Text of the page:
When To Go
When is the best time to visit Seville? When does Seville have the best weather Is the Seville summer as hot as everyone says? And to this, we say: April-June/September-October, and yes, it really does get that hot: during our visit in August 2022, the highest temperature we got was 44 degrees Celsius, and the nights were in their 30s too. However, in Spring and Autumn, the weather is ideal for UK residents, at more bearable temperatures of mid-late 20s and early 30s.
Where To Stay
In Seville, accommodation ranging from budget to 5* hotels and Air BnBs is a plenty. For the most family-friendly location, we recommend something within the vicinity of Real Alcazar De Seville, as the streets are quiet during the evenings, most of the tourist locations are within walking distance and halal food options are nearby too.
The air BnB we stayed in ourselves during the Summer of 2022 is this one, just a 6-10 minute walk from Real Alcazar, Cathedral de Granada and Plaza de Espana. It was perfect for 5 adults, with a double room, a twin room, a pull-out sofa bed, 2 bathrooms, washing machine/dryer, fridge, and the cherry on top: a shared pool on the roof.
If hotels are more your style, then check out Hotel Alfonso for a real luxury stay in the city, which according to the hotel’s website, was ‘Commissioned by the King of Spain to play host to international dignitaries during the 1929 Exhibition, Hotel Alfonso XIII, a Luxury Collection Hotel remains an iconic cultural landmark, (is) centrally located in the historic quarter of Santa Cruz, next to Reales Alcazar and Seville Cathedral.’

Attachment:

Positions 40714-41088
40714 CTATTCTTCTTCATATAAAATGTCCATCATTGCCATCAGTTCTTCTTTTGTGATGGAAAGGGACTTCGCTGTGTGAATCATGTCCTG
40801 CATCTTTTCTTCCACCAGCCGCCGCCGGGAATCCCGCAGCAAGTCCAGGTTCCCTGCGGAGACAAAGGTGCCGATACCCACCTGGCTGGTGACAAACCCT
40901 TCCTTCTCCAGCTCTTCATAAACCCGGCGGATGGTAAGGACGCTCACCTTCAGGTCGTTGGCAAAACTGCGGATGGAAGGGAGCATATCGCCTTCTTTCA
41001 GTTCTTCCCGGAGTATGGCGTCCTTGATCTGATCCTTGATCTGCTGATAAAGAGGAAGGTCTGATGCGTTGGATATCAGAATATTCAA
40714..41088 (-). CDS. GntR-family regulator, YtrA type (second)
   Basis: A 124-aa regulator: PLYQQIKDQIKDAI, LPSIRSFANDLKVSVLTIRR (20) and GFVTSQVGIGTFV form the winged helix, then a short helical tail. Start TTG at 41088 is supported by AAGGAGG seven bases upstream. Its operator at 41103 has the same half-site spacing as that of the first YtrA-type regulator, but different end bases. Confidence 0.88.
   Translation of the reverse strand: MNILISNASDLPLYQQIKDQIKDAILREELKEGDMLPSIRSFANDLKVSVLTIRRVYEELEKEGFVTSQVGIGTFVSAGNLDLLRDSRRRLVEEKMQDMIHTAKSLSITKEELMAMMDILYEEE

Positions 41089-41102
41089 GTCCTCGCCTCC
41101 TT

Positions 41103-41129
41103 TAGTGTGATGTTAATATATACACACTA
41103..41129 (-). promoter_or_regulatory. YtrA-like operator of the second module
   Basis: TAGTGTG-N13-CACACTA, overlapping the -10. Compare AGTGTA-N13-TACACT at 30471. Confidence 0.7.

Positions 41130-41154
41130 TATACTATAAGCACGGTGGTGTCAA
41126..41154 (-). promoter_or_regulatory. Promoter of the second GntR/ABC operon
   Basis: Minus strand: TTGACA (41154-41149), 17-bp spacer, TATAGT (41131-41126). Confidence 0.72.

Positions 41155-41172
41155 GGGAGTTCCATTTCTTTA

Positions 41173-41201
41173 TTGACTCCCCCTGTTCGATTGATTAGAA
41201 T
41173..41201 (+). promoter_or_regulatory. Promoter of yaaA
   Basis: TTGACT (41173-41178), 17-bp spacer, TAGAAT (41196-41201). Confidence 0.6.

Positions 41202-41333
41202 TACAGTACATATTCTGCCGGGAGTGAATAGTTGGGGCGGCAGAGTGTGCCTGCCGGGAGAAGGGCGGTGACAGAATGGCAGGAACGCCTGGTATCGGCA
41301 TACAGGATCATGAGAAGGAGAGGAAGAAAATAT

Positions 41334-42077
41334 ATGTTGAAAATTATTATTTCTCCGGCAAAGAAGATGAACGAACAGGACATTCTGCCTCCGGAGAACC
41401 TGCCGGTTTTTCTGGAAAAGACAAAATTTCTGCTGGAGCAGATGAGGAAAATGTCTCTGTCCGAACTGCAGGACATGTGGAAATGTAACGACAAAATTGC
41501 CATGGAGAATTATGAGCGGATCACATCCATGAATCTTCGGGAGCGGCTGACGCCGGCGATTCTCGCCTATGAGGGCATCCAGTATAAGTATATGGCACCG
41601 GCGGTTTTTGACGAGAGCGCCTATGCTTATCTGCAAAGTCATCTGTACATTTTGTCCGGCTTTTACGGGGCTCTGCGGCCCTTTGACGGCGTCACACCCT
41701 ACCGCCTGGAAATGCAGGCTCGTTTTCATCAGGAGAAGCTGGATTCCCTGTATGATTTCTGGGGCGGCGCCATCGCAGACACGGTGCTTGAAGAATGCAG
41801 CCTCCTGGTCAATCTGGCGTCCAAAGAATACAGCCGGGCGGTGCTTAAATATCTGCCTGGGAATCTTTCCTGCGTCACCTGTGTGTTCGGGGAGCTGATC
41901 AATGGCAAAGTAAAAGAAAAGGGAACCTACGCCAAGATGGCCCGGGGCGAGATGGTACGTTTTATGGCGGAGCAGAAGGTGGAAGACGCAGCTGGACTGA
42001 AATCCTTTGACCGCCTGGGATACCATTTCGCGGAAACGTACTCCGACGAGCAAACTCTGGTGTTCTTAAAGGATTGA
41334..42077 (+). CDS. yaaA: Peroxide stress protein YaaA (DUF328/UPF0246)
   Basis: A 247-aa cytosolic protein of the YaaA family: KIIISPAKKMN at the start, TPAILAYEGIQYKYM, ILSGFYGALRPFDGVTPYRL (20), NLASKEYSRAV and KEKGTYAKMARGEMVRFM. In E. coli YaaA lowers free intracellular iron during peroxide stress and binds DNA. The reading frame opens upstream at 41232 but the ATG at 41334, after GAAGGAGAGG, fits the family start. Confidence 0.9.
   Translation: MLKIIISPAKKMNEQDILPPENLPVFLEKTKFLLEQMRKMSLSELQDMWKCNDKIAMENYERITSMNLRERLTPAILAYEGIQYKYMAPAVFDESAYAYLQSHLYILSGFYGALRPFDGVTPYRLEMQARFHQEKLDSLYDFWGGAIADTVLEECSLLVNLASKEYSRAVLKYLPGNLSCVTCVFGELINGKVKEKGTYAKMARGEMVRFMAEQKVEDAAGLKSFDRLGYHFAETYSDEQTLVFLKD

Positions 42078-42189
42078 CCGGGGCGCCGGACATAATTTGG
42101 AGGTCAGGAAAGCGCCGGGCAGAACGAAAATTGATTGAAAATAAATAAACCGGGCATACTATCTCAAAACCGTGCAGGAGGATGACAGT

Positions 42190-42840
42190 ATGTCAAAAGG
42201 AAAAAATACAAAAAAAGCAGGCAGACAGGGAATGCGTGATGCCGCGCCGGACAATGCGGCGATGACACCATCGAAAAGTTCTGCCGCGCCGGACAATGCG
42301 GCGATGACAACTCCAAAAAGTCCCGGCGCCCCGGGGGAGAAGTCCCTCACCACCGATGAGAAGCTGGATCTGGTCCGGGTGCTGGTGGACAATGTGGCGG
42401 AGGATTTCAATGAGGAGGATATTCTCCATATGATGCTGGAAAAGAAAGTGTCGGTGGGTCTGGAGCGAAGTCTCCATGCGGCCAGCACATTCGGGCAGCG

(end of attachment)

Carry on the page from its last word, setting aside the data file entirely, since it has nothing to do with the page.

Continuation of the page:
What To Do
Seville is the perfect city of a blend between museums, historical locations, and pretty streets, you can spend equal times marvelling at the architecture and soaking in the history.
For Seville, there are 2 main tourist cards available to purchase. You can get the Seville Super Combi which includes all the 4 options listed below, or you can opt to get individual tickets if you only want to visit select sites.
- Skip-the-line ticket for the Alcazar Palace,
- Skip-the-line ticket for Seville Cathedral & Giralda
- Skip-the-line entry to the Collegial Church of El Divino Salvador